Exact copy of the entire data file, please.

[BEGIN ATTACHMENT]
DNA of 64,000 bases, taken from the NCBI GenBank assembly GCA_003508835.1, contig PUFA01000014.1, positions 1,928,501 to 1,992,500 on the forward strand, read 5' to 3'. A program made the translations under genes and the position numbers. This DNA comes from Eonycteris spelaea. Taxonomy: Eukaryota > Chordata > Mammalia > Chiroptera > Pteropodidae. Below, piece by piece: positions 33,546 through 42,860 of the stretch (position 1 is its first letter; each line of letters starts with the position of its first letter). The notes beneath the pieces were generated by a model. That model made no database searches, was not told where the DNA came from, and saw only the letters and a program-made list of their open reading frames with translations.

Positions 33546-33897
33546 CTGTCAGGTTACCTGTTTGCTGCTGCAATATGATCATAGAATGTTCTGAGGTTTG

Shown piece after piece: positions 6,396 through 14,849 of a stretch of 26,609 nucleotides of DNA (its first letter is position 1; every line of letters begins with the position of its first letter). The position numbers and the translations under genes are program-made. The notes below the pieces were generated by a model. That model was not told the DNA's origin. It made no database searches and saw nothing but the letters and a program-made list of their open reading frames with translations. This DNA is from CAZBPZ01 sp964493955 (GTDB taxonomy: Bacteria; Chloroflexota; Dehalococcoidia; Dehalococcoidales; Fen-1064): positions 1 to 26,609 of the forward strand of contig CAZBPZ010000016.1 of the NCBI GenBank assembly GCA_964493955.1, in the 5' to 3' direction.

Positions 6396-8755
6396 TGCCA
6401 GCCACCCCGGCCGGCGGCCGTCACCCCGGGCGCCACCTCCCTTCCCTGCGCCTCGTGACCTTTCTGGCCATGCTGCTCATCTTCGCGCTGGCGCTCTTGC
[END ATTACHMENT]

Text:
DNA of 64,000 bases, taken from the NCBI GenBank assembly GCA_003508835.1, contig PUFA01000014.1, positions 1,928,501 to 1,992,500 on the forward strand, read 5' to 3'. A program made the translations under genes and the position numbers. This DNA comes from Eonycteris spelaea. Taxonomy: Eukaryota > Chordata > Mammalia > Chiroptera > Pteropodidae. Below, piece by piece: positions 33,546 through 42,860 of the stretch (position 1 is its first letter; each line of letters starts with the position of its first letter). The notes beneath the pieces were generated by a model. That model made no database searches, was not told where the DNA came from, and saw only the letters and a program-made list of their open reading frames with translations.

Positions 33546-33897
33546 CTGTCAGGTTACCTGTTTGCTGCTGCAATATGATCATAGAATGTTCTGAGGTTTG

Shown piece after piece: positions 6,396 through 14,849 of a stretch of 26,609 nucleotides of DNA (its first letter is position 1; every line of letters begins with the position of its first letter). The position numbers and the translations under genes are program-made. The notes below the pieces were generated by a model. That model was not told the DNA's origin. It made no database searches and saw nothing but the letters and a program-made list of their open reading frames with translations. This DNA is from CAZBPZ01 sp964493955 (GTDB taxonomy: Bacteria; Chloroflexota; Dehalococcoidia; Dehalococcoidales; Fen-1064): positions 1 to 26,609 of the forward strand of contig CAZBPZ010000016.1 of the NCBI GenBank assembly GCA_964493955.1, in the 5' to 3' direction.

Positions 6396-8755
6396 TGCCA
6401 GCCACCCCGGCCGGCGGCCGTCACCCCGGGCGCCACCTCCCTTCCCTGCGCCTCGTGACCTTTCTGGCCATGCTGCTCATCTTCGCGCTGGCGCTCTTGC